Caught by the River

Walking the Wye

6th July 2013

View from Yat Rock

We’ve known Rocky for half a lifetime or so – one of our favourite DJs – variously on his own, as one half of Rocky & Diesel, one third of X-Press 2 or as one fifth of the Ballistic Brothers – and an all-round top chap to boot. When Rocky started turning up at Caught by the River events, it was one of those full circle moments (possibly for the more rave-tinted spectacles Balaeric reader, one of those Full Circle moments). An avid walker and birder, Rocky would wax lyrical about the virtues of the British countryside with the kind of passion we used to all reserve for chats about records. Seemed like a good idea to get him to document a recent trip to the borders of England and Wales.

A Wye Diary

Four days at Symonds Yat East. Arrive Sunday. The Liverpool group arrive late after a stop to buy the first five litres of cider from Broome Farm just up the road. Get the tents up and feed on BBQ chicken and drink the cider.

Monday. A walk in the Forest of Dean.

We want to link up two lakes that we spot on the OS map – Speech House Lake and Mallards Pike. Start at Speech House Hotel and head along Spruce Ride, a wide track way leading off into the Forest. Find the first of our lakes after around 30 minutes walking.

Speech House Lake

Sheltered behind trees just to the right of the path, it’s beautiful and calm and still.
At the end of Spruce Drive there’s a bit of a climb, something I wasn’t expecting. The view at the top is fantastic. There are lots of tracks, all very similar looking. We’re glad of the assistance of the GPS. We eventually make our way to Mallards Pike. Very lovely but a little more ‘developed’ than the first lake. On the way back to Speech House, off the main track, through a swampy section. As we step over a fallen pine tree, a female mallard flies up from just below us. Reveals eight perfect eggs sheltered under a pine branch.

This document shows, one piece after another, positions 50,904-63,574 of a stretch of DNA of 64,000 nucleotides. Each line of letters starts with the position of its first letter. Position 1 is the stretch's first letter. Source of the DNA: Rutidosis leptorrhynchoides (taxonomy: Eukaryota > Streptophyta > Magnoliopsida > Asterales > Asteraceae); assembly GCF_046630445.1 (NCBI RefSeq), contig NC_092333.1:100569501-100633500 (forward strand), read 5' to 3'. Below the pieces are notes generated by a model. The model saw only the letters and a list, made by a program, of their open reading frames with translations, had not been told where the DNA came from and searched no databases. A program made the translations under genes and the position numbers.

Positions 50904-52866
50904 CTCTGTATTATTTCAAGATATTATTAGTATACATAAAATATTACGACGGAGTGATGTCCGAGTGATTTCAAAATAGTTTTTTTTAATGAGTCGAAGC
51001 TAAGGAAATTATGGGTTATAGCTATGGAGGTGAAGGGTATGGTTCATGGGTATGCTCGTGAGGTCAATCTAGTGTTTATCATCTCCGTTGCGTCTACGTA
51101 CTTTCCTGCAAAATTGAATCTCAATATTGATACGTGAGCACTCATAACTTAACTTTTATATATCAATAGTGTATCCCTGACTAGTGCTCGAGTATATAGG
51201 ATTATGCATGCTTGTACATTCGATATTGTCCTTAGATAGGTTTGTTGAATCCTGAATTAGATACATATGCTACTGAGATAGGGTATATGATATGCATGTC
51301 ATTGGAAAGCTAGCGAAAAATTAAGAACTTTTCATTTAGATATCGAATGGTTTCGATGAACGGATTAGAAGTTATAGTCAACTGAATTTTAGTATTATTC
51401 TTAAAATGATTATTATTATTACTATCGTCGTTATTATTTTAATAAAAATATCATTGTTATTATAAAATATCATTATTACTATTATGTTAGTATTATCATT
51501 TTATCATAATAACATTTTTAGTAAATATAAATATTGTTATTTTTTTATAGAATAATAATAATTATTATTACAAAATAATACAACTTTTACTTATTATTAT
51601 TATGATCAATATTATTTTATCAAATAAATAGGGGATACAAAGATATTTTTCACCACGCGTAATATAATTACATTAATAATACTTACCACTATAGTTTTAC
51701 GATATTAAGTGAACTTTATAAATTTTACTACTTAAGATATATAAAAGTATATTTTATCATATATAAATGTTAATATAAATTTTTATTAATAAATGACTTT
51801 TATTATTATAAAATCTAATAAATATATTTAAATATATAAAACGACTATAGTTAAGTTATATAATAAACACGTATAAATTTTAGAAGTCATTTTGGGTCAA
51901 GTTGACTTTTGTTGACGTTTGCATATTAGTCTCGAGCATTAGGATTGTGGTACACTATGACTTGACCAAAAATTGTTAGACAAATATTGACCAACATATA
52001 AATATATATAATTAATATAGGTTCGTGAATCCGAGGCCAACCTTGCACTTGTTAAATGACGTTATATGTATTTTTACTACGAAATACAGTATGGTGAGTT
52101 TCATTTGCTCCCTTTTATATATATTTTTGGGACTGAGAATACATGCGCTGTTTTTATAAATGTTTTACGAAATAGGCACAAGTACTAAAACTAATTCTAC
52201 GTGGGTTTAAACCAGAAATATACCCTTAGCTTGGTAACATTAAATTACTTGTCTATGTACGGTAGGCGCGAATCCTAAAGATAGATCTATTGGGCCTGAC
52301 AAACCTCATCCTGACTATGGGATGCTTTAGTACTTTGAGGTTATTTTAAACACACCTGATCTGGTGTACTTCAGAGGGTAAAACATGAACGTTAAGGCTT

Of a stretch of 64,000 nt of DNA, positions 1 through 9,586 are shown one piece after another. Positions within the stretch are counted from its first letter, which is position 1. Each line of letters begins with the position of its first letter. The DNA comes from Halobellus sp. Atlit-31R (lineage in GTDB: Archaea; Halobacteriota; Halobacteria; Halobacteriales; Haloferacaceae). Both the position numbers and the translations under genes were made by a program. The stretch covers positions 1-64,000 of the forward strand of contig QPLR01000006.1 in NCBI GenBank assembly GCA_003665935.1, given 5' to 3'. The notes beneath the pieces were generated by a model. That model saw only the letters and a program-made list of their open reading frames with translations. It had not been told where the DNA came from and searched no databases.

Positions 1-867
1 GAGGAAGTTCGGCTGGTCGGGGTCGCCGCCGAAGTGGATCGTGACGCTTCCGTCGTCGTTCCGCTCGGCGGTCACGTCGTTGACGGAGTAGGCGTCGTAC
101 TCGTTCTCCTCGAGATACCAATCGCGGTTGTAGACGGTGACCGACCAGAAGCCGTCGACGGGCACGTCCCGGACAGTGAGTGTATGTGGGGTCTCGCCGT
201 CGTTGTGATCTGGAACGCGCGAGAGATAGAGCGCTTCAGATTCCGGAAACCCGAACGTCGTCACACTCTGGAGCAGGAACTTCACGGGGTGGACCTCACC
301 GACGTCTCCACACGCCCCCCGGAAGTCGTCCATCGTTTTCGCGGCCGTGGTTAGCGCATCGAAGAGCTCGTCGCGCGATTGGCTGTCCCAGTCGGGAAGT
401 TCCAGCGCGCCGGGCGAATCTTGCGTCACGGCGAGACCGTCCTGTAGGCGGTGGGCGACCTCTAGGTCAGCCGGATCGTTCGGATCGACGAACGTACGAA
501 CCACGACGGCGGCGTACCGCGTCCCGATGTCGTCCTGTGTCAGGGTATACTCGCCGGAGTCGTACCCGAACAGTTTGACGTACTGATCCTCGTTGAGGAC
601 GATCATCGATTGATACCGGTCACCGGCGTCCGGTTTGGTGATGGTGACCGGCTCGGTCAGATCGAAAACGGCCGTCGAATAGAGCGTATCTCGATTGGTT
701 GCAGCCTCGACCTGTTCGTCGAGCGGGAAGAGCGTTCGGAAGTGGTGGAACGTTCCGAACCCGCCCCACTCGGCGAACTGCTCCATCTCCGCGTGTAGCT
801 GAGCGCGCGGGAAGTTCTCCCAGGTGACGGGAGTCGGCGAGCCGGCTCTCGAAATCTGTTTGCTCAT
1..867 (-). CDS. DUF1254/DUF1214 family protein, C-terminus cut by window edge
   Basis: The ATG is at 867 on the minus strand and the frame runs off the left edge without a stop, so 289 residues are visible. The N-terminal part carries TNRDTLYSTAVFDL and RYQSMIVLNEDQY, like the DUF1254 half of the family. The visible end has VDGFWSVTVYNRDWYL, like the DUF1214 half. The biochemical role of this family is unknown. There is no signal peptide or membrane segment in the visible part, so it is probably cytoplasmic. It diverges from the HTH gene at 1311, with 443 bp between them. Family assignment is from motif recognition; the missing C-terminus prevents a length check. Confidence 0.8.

Back on Spruce Drive and familiar ground, heading back to the start. Drive to Symonds Yat Rock to take the view, trying to spot the peregrines that live on the cliffs. The evening is spent at the Ferrie Inn and the Saracen’s Head drinking Butty Bach, Kingstone’s Tudor Ale and Weston’s Perry talking about childhoods spent on housing estates in Liverpool and London.

Across the river from the Saracen's Head

Tuesday. Ross’s birthday.

Eighteen mile canoe trip from Kerne Bridge – just below Ross On Wye – into Wales to end at the Boat Inn, Redbrook. Launch and watch the three scousers get quickly into the paddling. Takes Ross and me a good 20 minutes to catch up. Aside from the brilliant blue of the sky, we are surrounded on 3 sides by green – the river’s dark silty green and the almost fluorescent hue of the banks, broken occasionally by cliffs poking through higher up.

Canoeing 1

Spot a Kingfisher. Like a turquoise bullet shooting towards us. Pull the canoes up onto a gravel bank for a brief stop. We’re joined by a bull and his cow. There calves also join them to check us out.

The bull and his cow

The 3 calves